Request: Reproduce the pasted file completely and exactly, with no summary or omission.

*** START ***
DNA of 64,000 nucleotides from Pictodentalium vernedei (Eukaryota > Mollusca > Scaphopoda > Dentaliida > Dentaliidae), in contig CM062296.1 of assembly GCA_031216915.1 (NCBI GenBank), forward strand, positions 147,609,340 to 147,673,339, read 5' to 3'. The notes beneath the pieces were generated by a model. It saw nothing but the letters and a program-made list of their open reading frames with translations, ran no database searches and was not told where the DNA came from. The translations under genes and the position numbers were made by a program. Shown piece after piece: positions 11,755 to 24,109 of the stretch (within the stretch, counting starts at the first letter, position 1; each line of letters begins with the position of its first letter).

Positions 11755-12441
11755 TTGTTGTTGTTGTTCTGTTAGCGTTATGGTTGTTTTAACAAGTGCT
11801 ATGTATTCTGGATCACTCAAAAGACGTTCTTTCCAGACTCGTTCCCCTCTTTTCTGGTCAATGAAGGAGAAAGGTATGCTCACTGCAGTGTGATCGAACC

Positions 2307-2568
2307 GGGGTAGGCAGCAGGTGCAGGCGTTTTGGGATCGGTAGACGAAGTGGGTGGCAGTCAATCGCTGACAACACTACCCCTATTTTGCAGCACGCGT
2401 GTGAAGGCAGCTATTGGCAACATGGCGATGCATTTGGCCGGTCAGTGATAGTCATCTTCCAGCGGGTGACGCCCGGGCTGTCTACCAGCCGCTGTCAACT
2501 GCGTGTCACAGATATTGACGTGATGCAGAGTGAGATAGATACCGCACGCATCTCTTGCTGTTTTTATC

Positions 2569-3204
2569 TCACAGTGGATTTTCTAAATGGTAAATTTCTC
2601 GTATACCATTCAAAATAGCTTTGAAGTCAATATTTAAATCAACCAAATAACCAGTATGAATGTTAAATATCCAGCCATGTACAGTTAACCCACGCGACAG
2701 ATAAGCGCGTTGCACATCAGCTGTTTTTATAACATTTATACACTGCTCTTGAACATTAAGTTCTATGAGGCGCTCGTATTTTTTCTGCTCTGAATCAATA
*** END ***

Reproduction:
DNA of 64,000 nucleotides from Pictodentalium vernedei (Eukaryota > Mollusca > Scaphopoda > Dentaliida > Dentaliidae), in contig CM062296.1 of assembly GCA_031216915.1 (NCBI GenBank), forward strand, positions 147,609,340 to 147,673,339, read 5' to 3'. The notes beneath the pieces were generated by a model. It saw nothing but the letters and a program-made list of their open reading frames with translations, ran no database searches and was not told where the DNA came from. The translations under genes and the position numbers were made by a program. Shown piece after piece: positions 11,755 to 24,109 of the stretch (within the stretch, counting starts at the first letter, position 1; each line of letters begins with the position of its first letter).

Positions 11755-12441
11755 TTGTTGTTGTTGTTCTGTTAGCGTTATGGTTGTTTTAACAAGTGCT
11801 ATGTATTCTGGATCACTCAAAAGACGTTCTTTCCAGACTCGTTCCCCTCTTTTCTGGTCAATGAAGGAGAAAGGTATGCTCACTGCAGTGTGATCGAACC

Positions 2307-2568
2307 GGGGTAGGCAGCAGGTGCAGGCGTTTTGGGATCGGTAGACGAAGTGGGTGGCAGTCAATCGCTGACAACACTACCCCTATTTTGCAGCACGCGT
2401 GTGAAGGCAGCTATTGGCAACATGGCGATGCATTTGGCCGGTCAGTGATAGTCATCTTCCAGCGGGTGACGCCCGGGCTGTCTACCAGCCGCTGTCAACT
2501 GCGTGTCACAGATATTGACGTGATGCAGAGTGAGATAGATACCGCACGCATCTCTTGCTGTTTTTATC

Positions 2569-3204
2569 TCACAGTGGATTTTCTAAATGGTAAATTTCTC
2601 GTATACCATTCAAAATAGCTTTGAAGTCAATATTTAAATCAACCAAATAACCAGTATGAATGTTAAATATCCAGCCATGTACAGTTAACCCACGCGACAG
2701 ATAAGCGCGTTGCACATCAGCTGTTTTTATAACATTTATACACTGCTCTTGAACATTAAGTTCTATGAGGCGCTCGTATTTTTTCTGCTCTGAATCAATA